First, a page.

A Photo Called Daisy Green

This multigenre piece was a portrait on Daisy Buchanan and her personality that is partially based on Fitzgerald’s wife, Zelda. Like Zelda Fitzgerald, Daisy is a young socialite in love with money and the glamorous luxury she finds in East Egg. With out the capability of loyalty, I don’t feel Daisy can leave the green aura that surrounds her.

In this portrait, the viewer most likely directs their eyes first to the dark dress draped on the dining chair. It is a 20s styled, drop waist cocktail dress; something fancy that Daisy would have over her shoulders. It is there for the physical representation of Daisy, Zelda, or the personality they both hold. It catches the viewers’ eye like Daisy would to a young gent at one of Gatsby’s party.

The money overlaying the book and the single twenty dollar bill on the floor next to the hanging dress is a key symbol in this piece. It is the overall representation of not just Daisy’s own affair with money, but also the American dream that Gatsby had held close to his heart. The book on the dinning table is actually Tender is the Night, another of Fitzgerald’s work. This book on its own symbolizes Nick Carraway’s own documentation on Gatsby and his journey and the reader’s questioning of truth within the story. With the wine glass knocked over and empty it conveys the end of lavish parties and the realization of Daisy’s shallowness.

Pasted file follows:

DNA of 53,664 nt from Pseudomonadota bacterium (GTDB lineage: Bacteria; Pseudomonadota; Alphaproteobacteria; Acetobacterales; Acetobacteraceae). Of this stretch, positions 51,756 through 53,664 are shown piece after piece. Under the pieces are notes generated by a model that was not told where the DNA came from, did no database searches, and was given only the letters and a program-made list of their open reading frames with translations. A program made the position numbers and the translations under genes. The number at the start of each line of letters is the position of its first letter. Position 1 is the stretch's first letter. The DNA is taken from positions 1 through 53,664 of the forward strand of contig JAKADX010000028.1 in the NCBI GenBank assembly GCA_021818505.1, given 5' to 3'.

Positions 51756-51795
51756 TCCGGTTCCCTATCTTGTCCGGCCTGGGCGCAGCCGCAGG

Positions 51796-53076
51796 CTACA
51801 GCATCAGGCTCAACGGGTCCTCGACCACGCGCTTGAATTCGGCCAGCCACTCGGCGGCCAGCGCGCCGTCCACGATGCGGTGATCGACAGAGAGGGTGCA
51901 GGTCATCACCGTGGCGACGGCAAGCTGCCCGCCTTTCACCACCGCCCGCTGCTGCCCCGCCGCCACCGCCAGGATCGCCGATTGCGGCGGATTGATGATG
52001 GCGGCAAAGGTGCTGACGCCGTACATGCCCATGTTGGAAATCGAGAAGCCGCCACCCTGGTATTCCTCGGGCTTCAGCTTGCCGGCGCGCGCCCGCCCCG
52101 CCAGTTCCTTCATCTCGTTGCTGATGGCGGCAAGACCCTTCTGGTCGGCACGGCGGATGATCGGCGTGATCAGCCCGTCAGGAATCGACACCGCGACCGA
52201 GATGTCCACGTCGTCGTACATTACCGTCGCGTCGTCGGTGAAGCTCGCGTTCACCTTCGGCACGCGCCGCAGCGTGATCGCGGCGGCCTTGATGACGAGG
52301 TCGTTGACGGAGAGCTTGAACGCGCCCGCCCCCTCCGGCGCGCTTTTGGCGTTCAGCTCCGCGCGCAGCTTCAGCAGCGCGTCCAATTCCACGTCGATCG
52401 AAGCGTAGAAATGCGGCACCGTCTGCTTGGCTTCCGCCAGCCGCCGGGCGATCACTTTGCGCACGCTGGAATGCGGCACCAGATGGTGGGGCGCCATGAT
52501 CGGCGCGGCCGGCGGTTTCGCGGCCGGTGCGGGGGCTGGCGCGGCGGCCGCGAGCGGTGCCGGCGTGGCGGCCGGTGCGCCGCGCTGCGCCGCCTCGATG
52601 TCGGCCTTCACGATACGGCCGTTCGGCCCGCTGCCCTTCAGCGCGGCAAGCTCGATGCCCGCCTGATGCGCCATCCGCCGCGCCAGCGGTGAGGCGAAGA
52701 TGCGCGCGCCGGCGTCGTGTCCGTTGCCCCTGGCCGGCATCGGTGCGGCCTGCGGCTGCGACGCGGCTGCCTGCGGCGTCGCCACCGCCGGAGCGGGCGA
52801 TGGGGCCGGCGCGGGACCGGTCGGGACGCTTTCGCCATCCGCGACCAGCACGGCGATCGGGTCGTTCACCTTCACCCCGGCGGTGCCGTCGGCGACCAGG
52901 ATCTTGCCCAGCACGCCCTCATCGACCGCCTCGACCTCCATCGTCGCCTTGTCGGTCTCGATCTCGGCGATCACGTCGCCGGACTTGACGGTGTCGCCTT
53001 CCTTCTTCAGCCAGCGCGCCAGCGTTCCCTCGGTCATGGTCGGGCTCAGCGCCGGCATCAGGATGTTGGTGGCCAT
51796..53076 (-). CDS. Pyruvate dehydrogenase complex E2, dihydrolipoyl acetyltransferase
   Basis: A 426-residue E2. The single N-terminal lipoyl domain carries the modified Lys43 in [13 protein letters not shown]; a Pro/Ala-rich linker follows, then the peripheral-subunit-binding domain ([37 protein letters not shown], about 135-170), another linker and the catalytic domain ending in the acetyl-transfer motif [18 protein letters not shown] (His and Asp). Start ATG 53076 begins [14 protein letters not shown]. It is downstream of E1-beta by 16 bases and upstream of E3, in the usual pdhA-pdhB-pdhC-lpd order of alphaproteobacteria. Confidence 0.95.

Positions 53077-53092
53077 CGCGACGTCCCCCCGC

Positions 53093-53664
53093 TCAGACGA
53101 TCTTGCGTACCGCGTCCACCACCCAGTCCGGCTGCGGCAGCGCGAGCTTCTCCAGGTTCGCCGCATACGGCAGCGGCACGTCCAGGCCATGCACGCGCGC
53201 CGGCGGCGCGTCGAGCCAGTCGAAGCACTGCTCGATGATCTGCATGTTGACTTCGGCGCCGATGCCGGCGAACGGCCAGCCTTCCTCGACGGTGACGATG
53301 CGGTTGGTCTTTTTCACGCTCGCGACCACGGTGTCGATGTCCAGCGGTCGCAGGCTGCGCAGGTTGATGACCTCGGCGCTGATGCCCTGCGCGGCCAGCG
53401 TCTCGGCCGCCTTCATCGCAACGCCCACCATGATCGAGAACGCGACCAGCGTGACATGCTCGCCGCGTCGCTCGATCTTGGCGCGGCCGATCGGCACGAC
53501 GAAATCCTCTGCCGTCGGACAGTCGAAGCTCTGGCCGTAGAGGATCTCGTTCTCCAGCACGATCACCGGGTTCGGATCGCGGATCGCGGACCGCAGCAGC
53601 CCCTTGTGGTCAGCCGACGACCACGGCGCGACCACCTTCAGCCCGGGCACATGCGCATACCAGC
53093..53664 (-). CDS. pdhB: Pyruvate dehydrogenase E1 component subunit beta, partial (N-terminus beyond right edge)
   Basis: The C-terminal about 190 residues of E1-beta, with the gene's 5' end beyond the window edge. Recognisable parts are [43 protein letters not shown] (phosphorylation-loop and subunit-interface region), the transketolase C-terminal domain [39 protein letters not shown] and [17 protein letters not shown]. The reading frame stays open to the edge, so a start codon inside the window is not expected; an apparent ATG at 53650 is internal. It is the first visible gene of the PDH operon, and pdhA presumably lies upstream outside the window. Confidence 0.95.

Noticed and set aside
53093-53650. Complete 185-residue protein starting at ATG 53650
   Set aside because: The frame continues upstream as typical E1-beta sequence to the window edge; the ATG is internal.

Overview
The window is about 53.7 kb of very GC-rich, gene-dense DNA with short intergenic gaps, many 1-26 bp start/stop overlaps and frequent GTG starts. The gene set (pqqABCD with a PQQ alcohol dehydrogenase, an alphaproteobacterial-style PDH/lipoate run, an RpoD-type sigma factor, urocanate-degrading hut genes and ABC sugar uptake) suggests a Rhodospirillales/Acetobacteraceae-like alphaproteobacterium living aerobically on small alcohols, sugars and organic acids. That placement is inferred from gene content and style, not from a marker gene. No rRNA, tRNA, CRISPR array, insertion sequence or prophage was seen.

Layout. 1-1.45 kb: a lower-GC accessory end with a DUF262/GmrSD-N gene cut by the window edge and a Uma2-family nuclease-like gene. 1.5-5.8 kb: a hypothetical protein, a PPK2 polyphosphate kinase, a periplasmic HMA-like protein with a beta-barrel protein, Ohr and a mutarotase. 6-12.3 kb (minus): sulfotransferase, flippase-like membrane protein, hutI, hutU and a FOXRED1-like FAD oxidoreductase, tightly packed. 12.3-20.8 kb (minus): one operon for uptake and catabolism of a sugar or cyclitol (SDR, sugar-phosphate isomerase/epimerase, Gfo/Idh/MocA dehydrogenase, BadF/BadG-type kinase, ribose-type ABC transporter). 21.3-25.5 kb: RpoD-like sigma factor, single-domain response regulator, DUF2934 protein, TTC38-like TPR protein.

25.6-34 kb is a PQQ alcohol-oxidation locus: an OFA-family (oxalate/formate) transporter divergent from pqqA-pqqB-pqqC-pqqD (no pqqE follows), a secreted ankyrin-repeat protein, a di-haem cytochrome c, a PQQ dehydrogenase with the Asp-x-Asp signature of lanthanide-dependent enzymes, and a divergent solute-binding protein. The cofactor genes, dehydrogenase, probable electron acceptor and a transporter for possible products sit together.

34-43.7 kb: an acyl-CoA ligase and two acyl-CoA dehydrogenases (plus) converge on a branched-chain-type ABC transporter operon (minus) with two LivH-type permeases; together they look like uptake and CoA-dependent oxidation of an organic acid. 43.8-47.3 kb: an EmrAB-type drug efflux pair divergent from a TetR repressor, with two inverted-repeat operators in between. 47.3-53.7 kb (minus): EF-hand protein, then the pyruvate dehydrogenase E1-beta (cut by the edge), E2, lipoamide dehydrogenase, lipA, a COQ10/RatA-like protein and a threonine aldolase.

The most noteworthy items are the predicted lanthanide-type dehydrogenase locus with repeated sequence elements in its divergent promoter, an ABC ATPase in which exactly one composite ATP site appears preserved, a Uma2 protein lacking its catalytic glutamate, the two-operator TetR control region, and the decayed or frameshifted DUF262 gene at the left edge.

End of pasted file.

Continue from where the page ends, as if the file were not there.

Overall, the green atmosphere of the photo is a representation of the green light at the end of Daisy’s dock. The green light in the novel represented Gatsby’s own dream of obtaining Daisy, and also the American Dream and a more general ideal. Although the dress soaks up the green light, it my as well be any other color, for to Daisy or Zelda, green just means wealth in their pretty little eyes.

My inspiration came from a biography on Zelda Fitzgerald (http://www.flapperjane.com/July%20August/zelda.htm) and from looking at beautiful photos from the Jazz Age.

Sasha Parker